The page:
Although all being between the ages 10 to 16, The Linda Lindas are quickly making their appearance felt. They have already opened up gigs for the legends in Bikini Kill and had a song featured in Amy Poehler’s feminist movie Moxie.
Mila is the drummer of the band and she co-wrote Sexist, Racist Boy with Eloise, the bass player. During a recent concert in a public library Mila introduced the song with a short story: “A little while before we went into lockdown, a boy in my class came up to me and said that his dad told him to stay away from Chinese people. After I told him that I was Chinese, he backed away from me. Eloise and I wrote this song based on that experience.”
Before Eloise then dropped a real heavy bass line she added in a shout:
“So this is about him and all the other racist, sexist boys in this world!”
These young musicians certainly have a successful career ahead of them in music as well as in activism. At this young age, they are using their voices to point out the injustices in the world as well as what is being done to change things for the better. In a recent Facebook post, they noted how they all wore T-shirts from Tees 4 Togo, a company, started by their idol, Kathleen Hanna of before mentioned Bikini Kill, which directs 100% of its income to Peace Sisters, a non-profit organisation that helps girls in the West African country of Togo to go to school. Click the above links to buy a tee for 40$ – that is how much it costs to send a girl to school for one year in Togo.
Sons of Kemet have never been known to stay stuck in the same path. The band is more of a collaborative effort, that has changed through the years, but guided by the brilliant jazz mind of Shabaka Hutchings. On Black To The Future (Impulse!, 2021) the saxophonist and clarinet player has with him Theon Cross on tuba and Edward Wakili-Hick and Tom Skinner on percussion. In addition, the jazz music they create is, on some tracks, fused with spoken word, song, and rap.
The opening track sets the theme. Under a build-up of horn instruments and percussion, poet Joshua Idehen performs a powerful spoken-word piece that explores the past and present of his people’s oppression. He’s certainly angry and tired which he makes clear.
“Thank you For refusing me that inch Because now I do recognise your yardstick The scales have toppled The curtains have collapsed The blonde baboon’s arse is bare in the open And I am a field negro now I do not want your equality It was never yours to give me And even then it was too minor, too little, too late Pull the balaclava over my heart and set it running My revolution rides a black horse and it is stunning”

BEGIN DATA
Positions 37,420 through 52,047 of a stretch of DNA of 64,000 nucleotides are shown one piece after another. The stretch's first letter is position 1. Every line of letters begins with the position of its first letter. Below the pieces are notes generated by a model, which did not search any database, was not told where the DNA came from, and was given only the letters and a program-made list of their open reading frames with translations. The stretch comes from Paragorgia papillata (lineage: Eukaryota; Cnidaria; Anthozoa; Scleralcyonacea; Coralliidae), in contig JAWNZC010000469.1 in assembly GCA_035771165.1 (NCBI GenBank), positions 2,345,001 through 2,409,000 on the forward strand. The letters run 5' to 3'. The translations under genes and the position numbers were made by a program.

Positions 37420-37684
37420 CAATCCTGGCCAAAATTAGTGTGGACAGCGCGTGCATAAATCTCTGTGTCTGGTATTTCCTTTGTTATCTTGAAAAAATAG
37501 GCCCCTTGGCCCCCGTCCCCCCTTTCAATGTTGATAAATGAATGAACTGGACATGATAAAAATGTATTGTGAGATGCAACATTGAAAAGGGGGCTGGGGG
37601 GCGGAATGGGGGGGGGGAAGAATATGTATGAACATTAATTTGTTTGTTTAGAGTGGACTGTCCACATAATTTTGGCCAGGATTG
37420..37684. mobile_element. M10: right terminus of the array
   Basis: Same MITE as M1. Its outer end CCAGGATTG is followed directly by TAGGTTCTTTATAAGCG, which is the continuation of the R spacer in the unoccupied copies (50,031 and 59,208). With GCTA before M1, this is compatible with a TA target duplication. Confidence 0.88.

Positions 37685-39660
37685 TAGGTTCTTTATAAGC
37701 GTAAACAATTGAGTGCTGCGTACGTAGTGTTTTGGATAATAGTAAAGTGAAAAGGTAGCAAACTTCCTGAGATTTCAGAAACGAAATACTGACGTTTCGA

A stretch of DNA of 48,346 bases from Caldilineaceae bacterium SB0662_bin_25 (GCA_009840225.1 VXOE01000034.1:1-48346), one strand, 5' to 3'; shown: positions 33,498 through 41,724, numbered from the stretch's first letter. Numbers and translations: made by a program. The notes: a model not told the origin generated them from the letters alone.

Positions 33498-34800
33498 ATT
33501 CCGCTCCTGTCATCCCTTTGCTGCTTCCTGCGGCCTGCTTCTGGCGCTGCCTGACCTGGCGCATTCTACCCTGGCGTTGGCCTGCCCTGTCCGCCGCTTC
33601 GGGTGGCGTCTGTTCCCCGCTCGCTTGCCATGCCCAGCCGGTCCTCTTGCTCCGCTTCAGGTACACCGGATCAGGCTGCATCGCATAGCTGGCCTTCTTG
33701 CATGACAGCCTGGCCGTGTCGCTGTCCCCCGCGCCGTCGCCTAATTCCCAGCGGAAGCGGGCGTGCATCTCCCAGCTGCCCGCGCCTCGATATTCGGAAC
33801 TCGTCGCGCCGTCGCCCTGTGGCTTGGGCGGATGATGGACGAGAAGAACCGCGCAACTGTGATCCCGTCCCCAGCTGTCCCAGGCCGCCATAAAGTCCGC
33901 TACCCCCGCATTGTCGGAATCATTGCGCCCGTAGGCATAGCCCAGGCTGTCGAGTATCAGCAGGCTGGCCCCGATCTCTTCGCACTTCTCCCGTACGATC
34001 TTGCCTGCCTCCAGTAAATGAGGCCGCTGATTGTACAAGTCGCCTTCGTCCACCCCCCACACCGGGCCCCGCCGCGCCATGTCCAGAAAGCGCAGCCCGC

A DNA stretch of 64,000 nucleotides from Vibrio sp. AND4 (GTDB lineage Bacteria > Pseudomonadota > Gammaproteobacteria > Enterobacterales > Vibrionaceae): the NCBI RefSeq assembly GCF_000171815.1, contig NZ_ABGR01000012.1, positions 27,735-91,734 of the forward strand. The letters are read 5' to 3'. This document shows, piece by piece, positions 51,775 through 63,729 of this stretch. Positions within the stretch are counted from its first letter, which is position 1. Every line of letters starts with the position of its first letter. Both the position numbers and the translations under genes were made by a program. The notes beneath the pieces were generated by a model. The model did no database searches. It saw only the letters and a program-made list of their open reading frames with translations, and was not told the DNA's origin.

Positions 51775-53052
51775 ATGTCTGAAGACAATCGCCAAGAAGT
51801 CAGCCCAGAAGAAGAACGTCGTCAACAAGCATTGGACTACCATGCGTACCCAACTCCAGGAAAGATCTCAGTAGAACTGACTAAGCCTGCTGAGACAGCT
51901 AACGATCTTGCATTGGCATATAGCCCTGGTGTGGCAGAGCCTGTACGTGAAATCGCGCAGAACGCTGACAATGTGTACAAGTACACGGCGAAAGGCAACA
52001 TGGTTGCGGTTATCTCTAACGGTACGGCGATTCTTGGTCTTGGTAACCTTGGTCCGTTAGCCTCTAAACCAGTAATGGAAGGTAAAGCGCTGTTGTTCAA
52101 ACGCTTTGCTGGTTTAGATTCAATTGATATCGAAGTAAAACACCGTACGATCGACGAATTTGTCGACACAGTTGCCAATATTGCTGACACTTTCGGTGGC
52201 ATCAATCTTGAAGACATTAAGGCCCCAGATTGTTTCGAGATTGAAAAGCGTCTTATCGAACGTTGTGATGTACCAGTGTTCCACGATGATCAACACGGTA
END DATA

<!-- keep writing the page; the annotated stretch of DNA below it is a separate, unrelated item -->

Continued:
Another track, Hustle, has a deep, strong beat to it that makes one want to stand up and march in rhythm. The chorus, “Born from the mud with the hustle inside me”, repeats in such a way that it becomes a mantra that one can imagine thousands of people chanting on the street while demanding change.
For those that think jazz can be heavy on the ears, have no worry. This is not as experimental as Hutchings could easily have made it. This is more dance-able and if anything, full of fire. A subtle type of fire that will make you want to move your way in rhythm to the protest.
The farmers have shaken the government with their protests, now continuing for over three months. They’ve challenged the regime with their blockades, sit-ins, marches, as much as they have with their songs and music. This is not new. Historically, agrarian movements such as Tebhaga have given us a rich tradition of music that articulates farmers’ struggle, resolve, and demands.
Ongoing protests are no different as songs in solidarity have been produced in hundreds, adding a contemporary zing to traditional forms, creating new musical interventions, and standing up against the regime that has tried to censor them deploying all its auxiliaries. This episode of Waqt ki Awaz, in solidarity with the protesting farmers, is a tribute to the poetry and music from the farmers protests.